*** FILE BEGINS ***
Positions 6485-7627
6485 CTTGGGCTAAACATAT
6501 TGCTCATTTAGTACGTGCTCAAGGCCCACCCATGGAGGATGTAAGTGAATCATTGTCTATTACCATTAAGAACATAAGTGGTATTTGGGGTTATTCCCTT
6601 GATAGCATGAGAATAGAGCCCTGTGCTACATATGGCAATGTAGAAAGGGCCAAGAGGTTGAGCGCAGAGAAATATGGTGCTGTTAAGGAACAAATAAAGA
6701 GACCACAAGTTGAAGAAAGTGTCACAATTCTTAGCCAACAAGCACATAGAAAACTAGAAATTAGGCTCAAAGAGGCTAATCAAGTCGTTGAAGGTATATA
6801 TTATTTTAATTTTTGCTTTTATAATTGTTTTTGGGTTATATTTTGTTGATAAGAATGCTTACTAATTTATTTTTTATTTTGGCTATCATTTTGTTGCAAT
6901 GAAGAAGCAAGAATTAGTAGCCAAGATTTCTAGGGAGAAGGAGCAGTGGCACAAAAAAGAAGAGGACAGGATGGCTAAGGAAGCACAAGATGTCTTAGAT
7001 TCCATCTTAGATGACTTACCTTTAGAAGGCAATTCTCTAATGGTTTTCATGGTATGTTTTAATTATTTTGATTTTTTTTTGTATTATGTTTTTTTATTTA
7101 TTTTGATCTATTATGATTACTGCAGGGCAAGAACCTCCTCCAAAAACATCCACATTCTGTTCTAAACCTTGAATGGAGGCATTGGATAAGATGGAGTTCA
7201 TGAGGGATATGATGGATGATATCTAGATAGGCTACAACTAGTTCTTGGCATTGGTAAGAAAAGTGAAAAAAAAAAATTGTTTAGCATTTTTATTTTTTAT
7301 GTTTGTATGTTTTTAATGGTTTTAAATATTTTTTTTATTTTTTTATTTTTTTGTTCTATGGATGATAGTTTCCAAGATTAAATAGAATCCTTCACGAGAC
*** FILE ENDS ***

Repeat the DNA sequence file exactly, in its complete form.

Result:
Positions 6485-7627
6485 CTTGGGCTAAACATAT
6501 TGCTCATTTAGTACGTGCTCAAGGCCCACCCATGGAGGATGTAAGTGAATCATTGTCTATTACCATTAAGAACATAAGTGGTATTTGGGGTTATTCCCTT
6601 GATAGCATGAGAATAGAGCCCTGTGCTACATATGGCAATGTAGAAAGGGCCAAGAGGTTGAGCGCAGAGAAATATGGTGCTGTTAAGGAACAAATAAAGA
6701 GACCACAAGTTGAAGAAAGTGTCACAATTCTTAGCCAACAAGCACATAGAAAACTAGAAATTAGGCTCAAAGAGGCTAATCAAGTCGTTGAAGGTATATA
6801 TTATTTTAATTTTTGCTTTTATAATTGTTTTTGGGTTATATTTTGTTGATAAGAATGCTTACTAATTTATTTTTTATTTTGGCTATCATTTTGTTGCAAT
6901 GAAGAAGCAAGAATTAGTAGCCAAGATTTCTAGGGAGAAGGAGCAGTGGCACAAAAAAGAAGAGGACAGGATGGCTAAGGAAGCACAAGATGTCTTAGAT
7001 TCCATCTTAGATGACTTACCTTTAGAAGGCAATTCTCTAATGGTTTTCATGGTATGTTTTAATTATTTTGATTTTTTTTTGTATTATGTTTTTTTATTTA
7101 TTTTGATCTATTATGATTACTGCAGGGCAAGAACCTCCTCCAAAAACATCCACATTCTGTTCTAAACCTTGAATGGAGGCATTGGATAAGATGGAGTTCA
7201 TGAGGGATATGATGGATGATATCTAGATAGGCTACAACTAGTTCTTGGCATTGGTAAGAAAAGTGAAAAAAAAAAATTGTTTAGCATTTTTATTTTTTAT
7301 GTTTGTATGTTTTTAATGGTTTTAAATATTTTTTTTATTTTTTTATTTTTTTGTTCTATGGATGATAGTTTCCAAGATTAAATAGAATCCTTCACGAGAC